Written evidence submitted by Ms M Martin [GRA1746]

 

I am a trans woman in my early 40’s and I changed my name and public presentation in August 2016. I have not (yet) applied for a GRC. I am employed and am fortunate to be able to go about my life without thinking too much about being trans (expect when things like this come up).

 

I am writing now, as I did during the 2018 Consultation, as I feel that I ought to try to give another trans side of things. I am not sure how this will come across as I am really angry and upset about how all of this has been handled but I will try to keep things civil.

 

For the most part, I have experienced overwhelming love and acceptance in the last four years as I have been on this fascinating journey and it continually saddens me that the two things that ought to have been been there to help me during this: the Government and the NHS, have caused me the most upset and grief during this time as I have tried to get on with my life.

 

 

1. Will the Government’s proposed changes meet its aim of making the process “kinder and more straight forward”?

 

1.1 No. Absolutely not.

1.2 Ignoring practically all of the points suggested in the 2018 Consultation that looked to make the process more kinder and straight forward, and the majority of respondents to the consultation seemed to think would be good ideas, does not demonstrate this in the slightest.

1.3 One could, perhaps, concede that putting it online might make it more straight forward for those with internet access but, given that there will still be the same requirement for evidence, I doubt this will make much difference overall.

1.4 Adding three more clinics will help trans people a little but these were in the pipeline to be implemented anyway and I feel that suggesting that these were in response to the consultation is disingenuous.

 

 

2. Should a fee for obtaining a Gender Recognition Certificate be removed or retained? Are there other financial burdens on applicants that could be removed or retained?

 

2.1 If all the bureaucracy were removed from the process and it was simplified to allowing people to self identify with a Statutory Declaration, there would not be a need for a large fee. £20 seems reasonable.

2.2 Costs that may be incurred include: Statutory Declaration, Passport and Driving Licence (for ID/proof of name change), Medical reports, providing other documentation

2.3 Other ‘hidden costs’ associated with transitioning that would be a drain on a trans persons resources include, but are not limited to: changes to wardrobe, cost of travel to and from appointments, costs of medication/prescription charges (not all people access these via the NHS), costs of surgeries (not all surgeries are covered by the NHS or available in a timely fashion), costs of hair removal (NHS funding is inadequate for the average trans woman and can run to £1,000s). There are also the costs of having to take time off work to attend appointments and obtain the above – something that would cause further difficulties for those on low income. Trans people are commonly lower earners in the first place.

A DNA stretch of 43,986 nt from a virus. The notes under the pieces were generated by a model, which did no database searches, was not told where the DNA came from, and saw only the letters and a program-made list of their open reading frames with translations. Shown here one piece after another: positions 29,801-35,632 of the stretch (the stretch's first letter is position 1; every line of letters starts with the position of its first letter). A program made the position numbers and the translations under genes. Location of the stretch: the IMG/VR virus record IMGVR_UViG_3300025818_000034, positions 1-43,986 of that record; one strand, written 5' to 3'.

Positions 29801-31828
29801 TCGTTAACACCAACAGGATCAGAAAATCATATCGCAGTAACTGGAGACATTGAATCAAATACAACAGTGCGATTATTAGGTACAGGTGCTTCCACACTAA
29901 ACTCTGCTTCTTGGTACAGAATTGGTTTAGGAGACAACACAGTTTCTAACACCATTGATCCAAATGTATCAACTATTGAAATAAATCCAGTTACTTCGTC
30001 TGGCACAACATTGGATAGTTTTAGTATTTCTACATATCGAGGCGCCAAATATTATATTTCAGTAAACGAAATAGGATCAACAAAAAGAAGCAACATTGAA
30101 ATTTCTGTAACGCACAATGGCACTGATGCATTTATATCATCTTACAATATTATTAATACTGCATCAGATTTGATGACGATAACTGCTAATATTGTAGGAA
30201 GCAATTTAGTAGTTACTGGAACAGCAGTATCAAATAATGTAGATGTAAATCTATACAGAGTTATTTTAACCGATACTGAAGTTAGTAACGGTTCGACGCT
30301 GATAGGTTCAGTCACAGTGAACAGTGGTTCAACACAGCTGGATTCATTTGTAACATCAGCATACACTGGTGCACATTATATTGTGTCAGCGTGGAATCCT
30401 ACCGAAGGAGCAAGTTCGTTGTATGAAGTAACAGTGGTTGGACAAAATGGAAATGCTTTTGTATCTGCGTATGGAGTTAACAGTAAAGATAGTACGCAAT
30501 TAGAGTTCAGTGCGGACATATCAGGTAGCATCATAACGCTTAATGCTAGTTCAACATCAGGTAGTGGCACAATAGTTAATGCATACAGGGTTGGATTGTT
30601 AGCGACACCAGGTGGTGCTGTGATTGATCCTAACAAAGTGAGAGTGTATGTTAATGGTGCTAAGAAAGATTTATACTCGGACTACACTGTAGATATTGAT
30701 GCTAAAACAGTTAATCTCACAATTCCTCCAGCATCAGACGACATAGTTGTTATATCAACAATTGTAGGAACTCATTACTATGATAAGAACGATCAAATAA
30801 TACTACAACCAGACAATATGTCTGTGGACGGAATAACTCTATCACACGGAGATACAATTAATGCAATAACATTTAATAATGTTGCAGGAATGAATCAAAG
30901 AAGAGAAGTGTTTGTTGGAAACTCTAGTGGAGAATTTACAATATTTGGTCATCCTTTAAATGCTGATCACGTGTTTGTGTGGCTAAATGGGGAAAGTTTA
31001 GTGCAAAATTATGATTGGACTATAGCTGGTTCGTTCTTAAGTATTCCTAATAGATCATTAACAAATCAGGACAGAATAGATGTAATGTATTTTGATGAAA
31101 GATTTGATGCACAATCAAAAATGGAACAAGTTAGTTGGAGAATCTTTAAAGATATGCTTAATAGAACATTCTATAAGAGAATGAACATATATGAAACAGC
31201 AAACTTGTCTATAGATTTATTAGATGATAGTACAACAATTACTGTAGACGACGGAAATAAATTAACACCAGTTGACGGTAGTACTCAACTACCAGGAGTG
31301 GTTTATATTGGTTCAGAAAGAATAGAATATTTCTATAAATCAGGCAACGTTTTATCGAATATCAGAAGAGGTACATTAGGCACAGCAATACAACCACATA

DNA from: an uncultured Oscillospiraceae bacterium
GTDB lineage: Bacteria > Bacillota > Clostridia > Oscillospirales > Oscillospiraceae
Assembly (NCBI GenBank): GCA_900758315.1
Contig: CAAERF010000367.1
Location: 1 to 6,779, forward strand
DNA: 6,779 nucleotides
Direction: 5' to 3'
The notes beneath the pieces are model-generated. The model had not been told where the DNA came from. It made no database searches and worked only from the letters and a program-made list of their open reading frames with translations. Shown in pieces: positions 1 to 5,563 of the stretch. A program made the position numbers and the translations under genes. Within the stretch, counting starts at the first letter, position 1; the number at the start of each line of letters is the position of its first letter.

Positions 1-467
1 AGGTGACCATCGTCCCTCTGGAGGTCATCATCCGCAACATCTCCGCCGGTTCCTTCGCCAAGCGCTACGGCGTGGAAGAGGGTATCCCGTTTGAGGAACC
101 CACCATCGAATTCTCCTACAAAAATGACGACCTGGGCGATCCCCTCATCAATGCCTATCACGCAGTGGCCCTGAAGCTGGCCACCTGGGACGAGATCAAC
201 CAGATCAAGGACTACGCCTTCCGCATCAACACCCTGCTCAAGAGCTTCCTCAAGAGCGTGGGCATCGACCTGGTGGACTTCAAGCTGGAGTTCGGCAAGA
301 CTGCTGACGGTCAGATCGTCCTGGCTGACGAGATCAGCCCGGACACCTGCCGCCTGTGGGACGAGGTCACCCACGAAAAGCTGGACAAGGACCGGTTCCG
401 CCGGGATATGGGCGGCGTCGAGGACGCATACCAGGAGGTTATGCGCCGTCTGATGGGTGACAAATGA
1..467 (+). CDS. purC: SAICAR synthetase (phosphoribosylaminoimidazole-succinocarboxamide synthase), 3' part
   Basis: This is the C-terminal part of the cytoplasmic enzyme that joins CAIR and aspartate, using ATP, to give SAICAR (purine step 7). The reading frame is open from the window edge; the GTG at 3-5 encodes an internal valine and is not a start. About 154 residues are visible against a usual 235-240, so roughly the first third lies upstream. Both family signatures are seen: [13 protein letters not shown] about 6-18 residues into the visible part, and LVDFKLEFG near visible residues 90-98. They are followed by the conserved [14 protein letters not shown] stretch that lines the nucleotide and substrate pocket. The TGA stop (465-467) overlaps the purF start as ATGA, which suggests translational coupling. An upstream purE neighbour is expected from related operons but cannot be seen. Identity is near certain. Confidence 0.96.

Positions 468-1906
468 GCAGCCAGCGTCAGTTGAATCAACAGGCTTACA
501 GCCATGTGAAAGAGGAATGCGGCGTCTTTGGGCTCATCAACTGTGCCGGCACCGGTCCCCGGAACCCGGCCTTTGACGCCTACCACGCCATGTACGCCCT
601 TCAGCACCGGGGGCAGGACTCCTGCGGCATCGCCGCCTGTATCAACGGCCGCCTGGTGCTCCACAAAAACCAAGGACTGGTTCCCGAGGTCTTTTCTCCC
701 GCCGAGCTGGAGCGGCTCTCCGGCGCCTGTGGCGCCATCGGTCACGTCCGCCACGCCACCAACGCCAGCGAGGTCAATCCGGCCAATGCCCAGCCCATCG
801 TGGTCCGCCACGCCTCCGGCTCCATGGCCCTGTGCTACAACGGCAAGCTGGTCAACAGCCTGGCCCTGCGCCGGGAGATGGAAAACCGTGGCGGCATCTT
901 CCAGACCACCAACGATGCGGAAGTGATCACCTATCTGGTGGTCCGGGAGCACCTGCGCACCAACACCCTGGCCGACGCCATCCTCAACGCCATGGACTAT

3. Should the requirement for a diagnosis of gender dysphoria be removed?

 

3.1 Yes.

3.2 No one but the individual concerned can say that they are transgender. My gender identity is not a medical condition that can be ‘diagnosed’ but a personal thing integral to my sense of self.

3.3 Not all trans people applying for a GRC may be suffering from this. Intersex people seeking to update their gender may not be suffering with this.

3.4 The ICD has removed the codes for ‘Gender Identity Disorder’ in favour of ‘Gender Incongruence’ meaning simply that the one doesn’t identify with the gender assigned at birth.

3.5 There is also the barrier of waiting times to be seen on the NHS to receive such a diagnosis. (I don’t believe the three new clinics will make any significant dent in the waiting times.) Private diagnosis is only an option for those with the means to afford this.

 

 

4. Should there be changes to the requirement for individuals to have lived in their acquired gender for at least two years?

 

4.1 No.

4.2 Ones gender is who one is, not how one lives. There is no one way to live, dress or conduct oneself as a man or a woman and this is therefore this is impossible to define unless rigid rules on this are implemented – and who would set these arbitrary benchmarks?

4.3 Trans people may change their name, clothing or presentation but changing these external aspects are separate to their internal sense of their gender identity. This may be acutely felt long before they make any external changes. I personally had been exploring my feelings about my gender for nearly 30 years before I decided to publicly transition

4.4 Also personally, I became unemployed very soon after changing my name and public presentation. Not having the financial means to update my passport meant that I had to use this (detailing my old name) and my name change document in order to provide ID to prospective employers - thus having to ‘out’ myself repeatedly during job applications.

4.5 Responses to this disclosure ranged widely: from amazing acceptance to all contact with the recruitment process being abruptly severed – with me having to endure some extremely uncomfortable, intrusive and upsetting conversations between those to poles.

4.6 On all occasions, I found the process of disclosing this information anxiety provoking and when faced with rejection, apparently as a result of this disclosure, depressing and humiliating.

4.7 Having timely access to a GRC at the time I changed my name and public presentation, and consequently an updated Birth Certificate with which to use as ID, would have eliminated this hardship – and I don’t doubt would have lead to me finding employment a lot sooner than I did.